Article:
This is my 10th season with the Hale Centre Theatre, and it's no secret that the heaviest dance musicals generally come my way. It takes me 30-50 hours, not including prep. time, cleaning, run-throughs and tech to set the choreography on a musical. AN AMERICAN IN PARIS has required over 100 hours of rehearsal to create just the choreography. That's a huge job for both the choreographer and the cast.
This cast is well-trained, very fast and hardworking. I'm so grateful for cast members' professionalism and discipline. This feat would not have been possible without their dedication to this challenging process and production.
The demands of this show have definitely required us to put in a lot of extra time. A lot of daytime rehearsals and early start times for evening rehearsals. It has been an all consuming process, and I have loved every second. This show is a dream come true for me as a choreographer/director. It's the blend of two worlds: I love very much classical ballet and musical theater. I'm sad my involvement will end soon with the show's opening, but I will be back frequently to watch the show. I want to soak up every moment I can.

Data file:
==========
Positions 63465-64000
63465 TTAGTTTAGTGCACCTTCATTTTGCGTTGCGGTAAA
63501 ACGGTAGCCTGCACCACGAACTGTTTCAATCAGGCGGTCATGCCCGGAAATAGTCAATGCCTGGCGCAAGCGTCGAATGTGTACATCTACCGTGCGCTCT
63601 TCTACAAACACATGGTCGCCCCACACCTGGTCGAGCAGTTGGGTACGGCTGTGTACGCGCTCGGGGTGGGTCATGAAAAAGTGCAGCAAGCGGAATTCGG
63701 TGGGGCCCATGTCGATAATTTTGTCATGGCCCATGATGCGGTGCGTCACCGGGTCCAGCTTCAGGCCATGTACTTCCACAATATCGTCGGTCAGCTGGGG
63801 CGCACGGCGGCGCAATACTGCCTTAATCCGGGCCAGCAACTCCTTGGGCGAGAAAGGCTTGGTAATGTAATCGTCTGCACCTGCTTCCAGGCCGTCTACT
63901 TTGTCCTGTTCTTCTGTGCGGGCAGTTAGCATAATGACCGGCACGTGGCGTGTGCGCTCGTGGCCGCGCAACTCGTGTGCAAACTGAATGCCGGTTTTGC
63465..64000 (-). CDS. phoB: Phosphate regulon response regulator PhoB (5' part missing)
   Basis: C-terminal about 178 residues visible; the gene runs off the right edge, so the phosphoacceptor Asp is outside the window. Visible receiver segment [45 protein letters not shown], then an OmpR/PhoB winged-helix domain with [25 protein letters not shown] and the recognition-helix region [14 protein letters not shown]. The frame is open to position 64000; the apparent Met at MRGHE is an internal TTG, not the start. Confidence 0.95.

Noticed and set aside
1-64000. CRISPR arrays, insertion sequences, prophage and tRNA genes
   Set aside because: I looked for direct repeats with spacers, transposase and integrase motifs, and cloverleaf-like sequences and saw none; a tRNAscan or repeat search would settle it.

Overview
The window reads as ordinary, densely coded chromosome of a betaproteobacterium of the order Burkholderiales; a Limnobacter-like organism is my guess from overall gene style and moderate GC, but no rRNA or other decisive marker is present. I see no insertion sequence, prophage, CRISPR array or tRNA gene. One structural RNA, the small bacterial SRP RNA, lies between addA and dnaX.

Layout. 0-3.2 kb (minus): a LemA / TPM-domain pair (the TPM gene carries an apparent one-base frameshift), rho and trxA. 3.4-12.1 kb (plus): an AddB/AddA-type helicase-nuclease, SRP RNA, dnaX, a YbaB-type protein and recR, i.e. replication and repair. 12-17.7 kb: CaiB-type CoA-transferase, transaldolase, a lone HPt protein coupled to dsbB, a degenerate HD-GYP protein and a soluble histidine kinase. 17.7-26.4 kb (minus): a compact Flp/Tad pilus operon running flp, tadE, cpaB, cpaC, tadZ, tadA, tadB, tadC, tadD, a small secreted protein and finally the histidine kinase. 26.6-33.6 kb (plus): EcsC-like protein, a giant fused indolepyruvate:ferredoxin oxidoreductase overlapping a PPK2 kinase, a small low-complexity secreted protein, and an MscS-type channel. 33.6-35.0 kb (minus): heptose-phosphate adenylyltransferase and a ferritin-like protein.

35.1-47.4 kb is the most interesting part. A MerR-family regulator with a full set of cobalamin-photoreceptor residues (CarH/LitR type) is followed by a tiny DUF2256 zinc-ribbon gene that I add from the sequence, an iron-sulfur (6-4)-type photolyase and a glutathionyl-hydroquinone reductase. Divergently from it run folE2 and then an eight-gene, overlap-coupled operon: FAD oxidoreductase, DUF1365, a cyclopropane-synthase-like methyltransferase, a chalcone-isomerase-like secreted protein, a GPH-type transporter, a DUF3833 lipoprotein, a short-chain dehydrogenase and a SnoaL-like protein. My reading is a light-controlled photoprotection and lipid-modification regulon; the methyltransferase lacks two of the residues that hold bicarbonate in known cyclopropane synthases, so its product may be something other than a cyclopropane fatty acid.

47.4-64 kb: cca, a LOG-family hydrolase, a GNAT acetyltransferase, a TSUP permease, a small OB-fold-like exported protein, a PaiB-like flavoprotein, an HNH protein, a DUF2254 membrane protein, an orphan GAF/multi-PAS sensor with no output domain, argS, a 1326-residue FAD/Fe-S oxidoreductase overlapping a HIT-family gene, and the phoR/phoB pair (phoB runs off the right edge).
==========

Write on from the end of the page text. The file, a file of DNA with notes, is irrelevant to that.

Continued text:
You were able to cast Juliet Doherty, bringing her in from New York City. How was this possible, and what delights you most about her in the role?
The producers, Mark and Sally Dietlein, knew casting both the role of Lise and Jerry would be challenging. I'm very close friends with both Krista King-Doherty (Juliet's mother) and Juliet herself. We have old Radio City ties from when Juliet performed Clara as a teen at the Radio City Music Hall in New York. We have also been in the same ballet competition circuit for years, and I frequently have Juliet's mom choreograph and coach my students at the Barlow Arts Conservatory.